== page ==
), myeloid-derived suppressor cells (33
), indolamine dioxygenase (34
), and arginase (35
In order to determine whether vaccination of prostate cancer patients with the Ad/PSA vaccine will result in a therapeutic benefit we have recently initiated a phase II trial of the vaccine in men with recurrent prostate cancer. Two different patient populations will be enrolled into one of two protocols in the phase II study. In the first protocol patients with newly recurrent prostate cancer, as determined by a continuous rise in serum PSA, will be enrolled into one of two arms (A & B). The ideal patient population to determine a therapeutic benefit of a new treatment, particularly immunotherapy, is one with minimal disease burden. The low tumor burden should allow therapies, particularly those relying on antigen-specific effector T lymphocytes, to destroy all of the cancerous tissues and cells. The first therapeutic arm (Arm A) will enroll men with recent evidence of recurrence following surgery or radiation therapy for their primary tumor and receive the Ad/PSA vaccine alone in three separate injections each 30 days apart. The second therapeutic arm (Arm B) will enroll men with recurrent disease who will undergo androgen depletion therapy. The choice of this additional patient population is based upon published documentation that inflammation and the generation of immune responses are augmented by hormone withdrawal (36
). Mercader, et al., in attempts to demonstrate an enhanced termination of tolerance to prostate associated antigens documented CD4+ and CD8+ T cell infiltrates in benign prostates and in prostate tumors of men undergoing androgen withdrawal (36
). Roden and co-workers published data demonstrating that T cell levels and T cell proliferation were increased in mice following castration (37
) while Drake, et al. reported breaking tolerance to antigens associated with the TRAMP prostate tumors in mice (38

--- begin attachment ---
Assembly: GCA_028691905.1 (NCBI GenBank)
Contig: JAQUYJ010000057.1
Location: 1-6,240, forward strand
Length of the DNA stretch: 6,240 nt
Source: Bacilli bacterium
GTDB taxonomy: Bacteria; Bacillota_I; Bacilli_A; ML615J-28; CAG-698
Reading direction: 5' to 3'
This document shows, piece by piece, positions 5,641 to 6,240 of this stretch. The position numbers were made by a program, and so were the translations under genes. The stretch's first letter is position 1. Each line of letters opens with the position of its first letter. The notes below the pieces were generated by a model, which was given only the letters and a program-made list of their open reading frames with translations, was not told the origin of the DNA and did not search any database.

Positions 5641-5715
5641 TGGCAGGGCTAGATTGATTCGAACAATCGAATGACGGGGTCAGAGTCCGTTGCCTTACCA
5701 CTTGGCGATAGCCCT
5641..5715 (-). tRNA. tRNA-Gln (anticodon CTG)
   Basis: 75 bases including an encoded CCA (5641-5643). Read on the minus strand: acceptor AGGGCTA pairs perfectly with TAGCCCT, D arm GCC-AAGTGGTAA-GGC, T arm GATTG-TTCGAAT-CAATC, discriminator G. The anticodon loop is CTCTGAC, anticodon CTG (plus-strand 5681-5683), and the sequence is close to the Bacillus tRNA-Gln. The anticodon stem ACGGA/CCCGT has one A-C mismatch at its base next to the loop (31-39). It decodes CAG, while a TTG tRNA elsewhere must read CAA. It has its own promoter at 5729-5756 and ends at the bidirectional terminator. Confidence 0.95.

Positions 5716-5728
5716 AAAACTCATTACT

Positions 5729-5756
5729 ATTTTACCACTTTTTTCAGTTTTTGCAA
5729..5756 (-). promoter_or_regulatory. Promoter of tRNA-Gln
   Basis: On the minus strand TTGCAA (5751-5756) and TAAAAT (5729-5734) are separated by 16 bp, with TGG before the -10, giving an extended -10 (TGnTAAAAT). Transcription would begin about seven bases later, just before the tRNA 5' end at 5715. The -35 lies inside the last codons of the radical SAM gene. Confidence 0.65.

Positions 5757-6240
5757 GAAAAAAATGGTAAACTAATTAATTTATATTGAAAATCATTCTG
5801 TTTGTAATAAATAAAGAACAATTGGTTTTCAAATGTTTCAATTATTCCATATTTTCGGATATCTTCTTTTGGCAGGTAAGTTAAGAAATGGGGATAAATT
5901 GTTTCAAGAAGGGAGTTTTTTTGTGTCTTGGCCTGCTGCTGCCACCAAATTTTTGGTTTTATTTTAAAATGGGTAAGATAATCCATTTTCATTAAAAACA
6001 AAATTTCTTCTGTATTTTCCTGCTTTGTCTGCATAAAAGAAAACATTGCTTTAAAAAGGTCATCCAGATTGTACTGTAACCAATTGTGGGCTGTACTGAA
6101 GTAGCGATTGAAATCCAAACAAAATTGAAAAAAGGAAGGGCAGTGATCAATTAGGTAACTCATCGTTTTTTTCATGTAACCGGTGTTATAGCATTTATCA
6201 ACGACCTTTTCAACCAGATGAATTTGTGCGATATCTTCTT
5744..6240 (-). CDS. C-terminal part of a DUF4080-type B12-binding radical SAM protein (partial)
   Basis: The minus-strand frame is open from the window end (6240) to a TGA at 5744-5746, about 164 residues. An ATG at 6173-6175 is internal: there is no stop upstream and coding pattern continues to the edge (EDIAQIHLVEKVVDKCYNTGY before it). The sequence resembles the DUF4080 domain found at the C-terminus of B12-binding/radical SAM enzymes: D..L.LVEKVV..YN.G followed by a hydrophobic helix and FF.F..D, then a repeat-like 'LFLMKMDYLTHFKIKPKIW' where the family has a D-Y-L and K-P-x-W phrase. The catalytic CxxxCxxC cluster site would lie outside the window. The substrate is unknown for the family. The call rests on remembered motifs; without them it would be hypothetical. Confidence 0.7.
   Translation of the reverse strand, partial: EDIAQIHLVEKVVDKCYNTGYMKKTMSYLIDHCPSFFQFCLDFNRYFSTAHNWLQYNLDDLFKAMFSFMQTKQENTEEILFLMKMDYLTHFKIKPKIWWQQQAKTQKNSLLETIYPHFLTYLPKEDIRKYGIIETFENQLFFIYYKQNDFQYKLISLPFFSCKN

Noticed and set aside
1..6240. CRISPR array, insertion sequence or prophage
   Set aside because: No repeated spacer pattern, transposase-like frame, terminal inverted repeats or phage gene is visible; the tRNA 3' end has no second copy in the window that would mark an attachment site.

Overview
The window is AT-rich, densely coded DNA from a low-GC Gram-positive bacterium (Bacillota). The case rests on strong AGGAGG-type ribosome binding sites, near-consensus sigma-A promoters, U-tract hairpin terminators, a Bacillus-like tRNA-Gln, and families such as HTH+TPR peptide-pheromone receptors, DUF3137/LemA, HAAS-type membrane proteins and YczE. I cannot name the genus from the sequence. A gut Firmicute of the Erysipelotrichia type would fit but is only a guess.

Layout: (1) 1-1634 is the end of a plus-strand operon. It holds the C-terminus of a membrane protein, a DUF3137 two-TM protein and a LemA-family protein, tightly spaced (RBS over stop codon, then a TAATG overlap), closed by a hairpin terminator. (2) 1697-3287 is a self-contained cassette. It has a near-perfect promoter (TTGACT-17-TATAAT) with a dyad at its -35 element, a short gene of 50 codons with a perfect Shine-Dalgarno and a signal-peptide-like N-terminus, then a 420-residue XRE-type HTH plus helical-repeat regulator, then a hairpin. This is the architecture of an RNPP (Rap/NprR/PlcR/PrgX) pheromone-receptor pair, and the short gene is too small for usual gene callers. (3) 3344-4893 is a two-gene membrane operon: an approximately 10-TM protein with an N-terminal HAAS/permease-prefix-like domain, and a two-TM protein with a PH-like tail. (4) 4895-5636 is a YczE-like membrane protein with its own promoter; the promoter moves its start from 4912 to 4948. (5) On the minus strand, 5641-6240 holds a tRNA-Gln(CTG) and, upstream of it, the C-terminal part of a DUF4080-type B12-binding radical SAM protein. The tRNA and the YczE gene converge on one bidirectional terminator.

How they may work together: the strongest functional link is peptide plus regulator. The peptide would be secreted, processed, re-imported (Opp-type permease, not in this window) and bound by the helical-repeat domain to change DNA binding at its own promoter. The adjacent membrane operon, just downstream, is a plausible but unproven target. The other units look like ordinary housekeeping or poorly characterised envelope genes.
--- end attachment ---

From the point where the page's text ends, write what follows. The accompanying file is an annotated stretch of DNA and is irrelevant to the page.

). Therefore, we propose to vaccinate men beginning 14 days after the initiation of androgen depletion therapy using the same three injection protocol. Patients deemed eligible for entry into protocol 1 will be randomized into Arm A or Arm B using a card selection method. In the second protocol we plan to enroll prostate cancer patients with hormone-refractory metastatic disease. This group of patients is similar to the population that constituted the majority of patients in the phase I toxicity trial reported in this publication. Patients in this trial will have low burden of disease, despite the fact that they are hormone refractory, i.e., have negative bone scans and/or low serum PSA.
In summary, we report here the absence of serious adverse events in patients injected with a single dose of an Ad/PSA vaccine, either delivered as an aqueous suspension or in a collagen matrix, even at the highest doses possible with the current vaccine preparation. In addition, anti-PSA immune responses were detected in a percentage of patients, with the highest percentage (68%) found in T cell responses. A phase II study is in progress to verify the immunologic and clinical observations from this phase I study.